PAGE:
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Writing poetry as the spiritual process it’s always been for me.


I'm interested in relationships that are haunted ... astral bodies that are forever orbiting one another, and forever distant from one another. Their union is haunted by a sky filled with debris and dead stars, the remnants of what once was a burst of light.

I gave in
to the filling

up, the fallen under,
the spiked craving.

The half-tender,
perfect: if.


I think the other thing is that I want to live a life that feels fully lived; I’ve always believed that the best way to spend our short time on earth as humans is to engage in life as a radical experiment. To do that, you have to be somewhat bold. You have to go toward difficulty and be willing to shift paradigms. You have to be able to come up with creative alternatives to the default choices we’re all primed to make. You have to swim upstream.

The artist suffers to create art. The woman suffers in a world that hates women. The woman artist, then, if she wants to create, suffers a unique violence: a brutalization of the female form that renders the “feminine” the result of sustained violence both figurative and literal. So we see blood-streaked clouds and arteries spewing flour—we find the speaker with scars in her throat from blowing divine light.

Photo credit: Cade Leebron As autumn deepens, poet and essayist Kathryn Rhett meditates on the magnetic forces of inner weather. In Bed I can’t stop talking about the weather. You say not to, and I can’t stop. Did they say it would rain? The white light pours down—I don’t think it will rain, but did they say? I don’t know. It’s eight o’clock in the morning— one child has a fever and another is in a play about death and nobody’s slept. He’s performing all the parts about death, death itself and the one who doesn’t want to die. The rain and the one who waits for what they say— they didn’t call for snow sometimes they’re wrong it’s no wonder with all this change in weather he has a [...]

Nature doesn't simply reflect the moral upheaval associated with brutality and human atrocity: it participates. [. . .] We are . . . [i]nvested in nature only insofar as we are invested in human nature, and what it might give way to.

The past tracks your scent. At your heels
like king’s hounds and hungrier.

This is what comes after massacre.


Of the Divining and the Dead possesses such delicate thematic coherency of seeking, altering, yet returning to what is most deeply cherished. The journeys in our mind, as facilitated by Razvi’s words, are fantastic -- the colors explode on the page. You see the poems unveil like a fairy tale. The domestic mixes with the untamed, connotes ideas of Darwinism, evolving into a new chapter of believing and becoming.


Our work intentionally destabilizes genre, both in terms of content and media, an intention born out of personal identity as a queer feminists. We are interested in subtle ways to defy comfortable expectations. Our subject matter is also liminal, often featuring characters of uncertain biological identity (blurring the lines between genders and between humans, animals, and machines), or objects caught between two states of being. We create work that is simultaneously repulsive and beautiful, and I use this uncomfortable dichotomy to pull my audience in to the polyphonic narratives embedded in my work.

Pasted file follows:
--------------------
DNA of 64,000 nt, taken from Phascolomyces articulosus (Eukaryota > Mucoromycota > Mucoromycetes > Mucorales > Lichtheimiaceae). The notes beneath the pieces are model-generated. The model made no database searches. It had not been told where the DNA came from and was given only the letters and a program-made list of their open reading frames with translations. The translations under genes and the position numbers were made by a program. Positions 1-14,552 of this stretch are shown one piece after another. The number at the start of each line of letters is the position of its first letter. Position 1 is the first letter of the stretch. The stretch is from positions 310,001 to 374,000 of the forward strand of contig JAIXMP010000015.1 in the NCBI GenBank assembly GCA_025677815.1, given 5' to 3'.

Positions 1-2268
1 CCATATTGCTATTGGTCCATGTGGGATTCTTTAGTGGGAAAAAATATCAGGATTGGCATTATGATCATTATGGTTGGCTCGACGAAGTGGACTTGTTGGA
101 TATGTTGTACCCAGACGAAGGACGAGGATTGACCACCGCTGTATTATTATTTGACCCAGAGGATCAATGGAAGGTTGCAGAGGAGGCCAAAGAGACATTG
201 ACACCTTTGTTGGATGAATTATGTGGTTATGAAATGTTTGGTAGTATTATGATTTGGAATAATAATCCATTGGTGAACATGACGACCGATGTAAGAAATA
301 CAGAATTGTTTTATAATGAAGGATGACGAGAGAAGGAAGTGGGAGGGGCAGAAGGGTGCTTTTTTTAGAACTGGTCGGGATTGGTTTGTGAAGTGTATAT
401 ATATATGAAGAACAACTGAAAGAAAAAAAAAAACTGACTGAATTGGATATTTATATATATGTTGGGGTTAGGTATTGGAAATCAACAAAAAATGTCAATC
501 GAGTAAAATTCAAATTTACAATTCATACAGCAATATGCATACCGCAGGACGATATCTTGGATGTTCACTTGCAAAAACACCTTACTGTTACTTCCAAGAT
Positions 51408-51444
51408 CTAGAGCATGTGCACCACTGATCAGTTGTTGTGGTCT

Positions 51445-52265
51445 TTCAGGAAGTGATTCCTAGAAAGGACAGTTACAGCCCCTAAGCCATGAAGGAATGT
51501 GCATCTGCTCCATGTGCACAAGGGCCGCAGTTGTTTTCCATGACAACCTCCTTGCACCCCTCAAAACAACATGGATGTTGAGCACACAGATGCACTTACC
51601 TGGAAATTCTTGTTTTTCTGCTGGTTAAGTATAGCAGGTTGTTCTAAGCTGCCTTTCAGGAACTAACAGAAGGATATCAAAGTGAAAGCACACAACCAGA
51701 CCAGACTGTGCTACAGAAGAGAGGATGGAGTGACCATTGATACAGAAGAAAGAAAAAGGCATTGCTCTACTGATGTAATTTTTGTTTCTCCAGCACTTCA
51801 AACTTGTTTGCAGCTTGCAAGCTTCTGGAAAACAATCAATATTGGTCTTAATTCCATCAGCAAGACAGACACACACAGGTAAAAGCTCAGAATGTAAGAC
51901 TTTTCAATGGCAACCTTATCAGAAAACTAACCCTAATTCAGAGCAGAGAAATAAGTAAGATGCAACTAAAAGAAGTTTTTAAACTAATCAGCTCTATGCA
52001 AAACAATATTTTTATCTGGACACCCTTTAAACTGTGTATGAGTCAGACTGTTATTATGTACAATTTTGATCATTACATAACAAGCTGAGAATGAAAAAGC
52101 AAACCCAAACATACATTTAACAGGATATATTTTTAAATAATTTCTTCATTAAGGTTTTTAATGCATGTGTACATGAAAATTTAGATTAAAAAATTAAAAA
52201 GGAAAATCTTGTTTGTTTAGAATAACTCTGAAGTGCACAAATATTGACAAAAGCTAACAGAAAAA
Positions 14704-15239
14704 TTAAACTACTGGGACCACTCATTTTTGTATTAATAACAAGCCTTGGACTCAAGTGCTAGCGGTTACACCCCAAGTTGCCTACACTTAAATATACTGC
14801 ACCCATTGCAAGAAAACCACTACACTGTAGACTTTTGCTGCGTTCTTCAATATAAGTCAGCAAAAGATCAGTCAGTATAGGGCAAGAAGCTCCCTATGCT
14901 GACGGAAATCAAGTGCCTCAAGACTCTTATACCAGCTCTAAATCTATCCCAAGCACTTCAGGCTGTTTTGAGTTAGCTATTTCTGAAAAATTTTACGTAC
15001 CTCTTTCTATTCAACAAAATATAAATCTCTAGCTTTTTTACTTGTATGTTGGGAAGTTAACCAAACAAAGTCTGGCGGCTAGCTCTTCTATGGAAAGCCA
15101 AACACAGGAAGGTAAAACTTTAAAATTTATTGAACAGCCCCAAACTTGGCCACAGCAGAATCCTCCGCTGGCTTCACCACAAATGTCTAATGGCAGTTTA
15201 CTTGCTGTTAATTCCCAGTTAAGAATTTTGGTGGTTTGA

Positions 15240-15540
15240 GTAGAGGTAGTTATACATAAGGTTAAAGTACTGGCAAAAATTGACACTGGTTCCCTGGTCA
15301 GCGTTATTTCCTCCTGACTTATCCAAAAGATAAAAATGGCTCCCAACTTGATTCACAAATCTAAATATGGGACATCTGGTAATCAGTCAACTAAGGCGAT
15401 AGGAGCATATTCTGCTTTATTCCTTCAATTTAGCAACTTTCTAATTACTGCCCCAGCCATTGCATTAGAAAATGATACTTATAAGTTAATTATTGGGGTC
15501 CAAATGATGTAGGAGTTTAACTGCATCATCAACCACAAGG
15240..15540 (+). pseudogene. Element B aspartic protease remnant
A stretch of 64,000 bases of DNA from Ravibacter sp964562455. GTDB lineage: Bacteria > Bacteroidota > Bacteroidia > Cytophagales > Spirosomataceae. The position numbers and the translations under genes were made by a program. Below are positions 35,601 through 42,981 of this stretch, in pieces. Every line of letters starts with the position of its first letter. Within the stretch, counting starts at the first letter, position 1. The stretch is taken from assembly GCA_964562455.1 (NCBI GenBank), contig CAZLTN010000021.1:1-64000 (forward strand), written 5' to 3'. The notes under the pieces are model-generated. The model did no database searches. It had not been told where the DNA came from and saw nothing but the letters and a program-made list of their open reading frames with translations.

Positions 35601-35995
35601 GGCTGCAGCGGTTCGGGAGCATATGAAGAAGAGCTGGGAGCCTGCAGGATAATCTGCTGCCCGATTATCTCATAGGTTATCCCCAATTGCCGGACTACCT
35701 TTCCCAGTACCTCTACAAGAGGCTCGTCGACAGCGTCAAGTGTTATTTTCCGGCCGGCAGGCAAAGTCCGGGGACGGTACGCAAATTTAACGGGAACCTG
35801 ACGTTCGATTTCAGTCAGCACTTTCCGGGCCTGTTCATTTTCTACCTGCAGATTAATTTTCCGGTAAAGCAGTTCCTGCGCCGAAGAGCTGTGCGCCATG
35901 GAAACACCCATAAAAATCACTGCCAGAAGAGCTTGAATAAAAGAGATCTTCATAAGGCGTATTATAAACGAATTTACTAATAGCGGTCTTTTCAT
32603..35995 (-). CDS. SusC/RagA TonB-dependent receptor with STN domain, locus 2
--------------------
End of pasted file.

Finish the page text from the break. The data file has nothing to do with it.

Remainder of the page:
The Lost Ark Between their wings, space only for God. The air, charged. Within, only dust. What shall we put in the ark? Nothing, but the tablets. The gold flaked away, baring acacia. The poles broken. We cannot carry it any further. What shall we put in the ark? Nothing, but the testimony. The sand, cemented. The faces, muted with time. Silent. Eyes closed. What shall we put in the ark? Only that which has been commanded. Only that we may listen. Our attention. Our obedience. Our vigilance. What shall we put in the ark? Our ears, our hearts. Nothing, but the testimony. How He speaks and moves. The sound of his laughter. The sound of our cries. His provision. His victory. The walls, fallen. The necks, broken. The hands, [...]

tara shea burke

Provocation and witness is what I strive for; to provoke and to witness is, to me, poetry’s true radical.

What's the relationship between the domestic surfaces and rules being catalogued, and the advertisement that thinks it's geared towards women?

Why am I relieved when I read the text, "of course we can't just be friends"?

Will I ever view a balcony the same way again?


Form we desire because it means
the thing has yet to rot.

Build/surround/ yourself with
like relics. Sit. There’s ruin here.

The best invention, morphine.


Fig. 260: A flyer for classes meeting at the fire station. Ladies are welcome to come learn furniture repair. Ladies are welcome to come learn tailoring skills. Ladies are welcome to come learn how to be more in the home. Ladies are welcome to learn, welcome to content themselves with domestic expertise.


    Originally from Kentucky and upstate New York, Trista Dymond moved to Detroit in 2004, where she has steadily evolved her practice, immersed in the ebb and flow of the Motor City. Aesthetically and personally, she is currently invested in observing the art of stillness -- which she often finds in the most unlikely environments, including The Heidelberg Project, where she works as site manager and resident artist.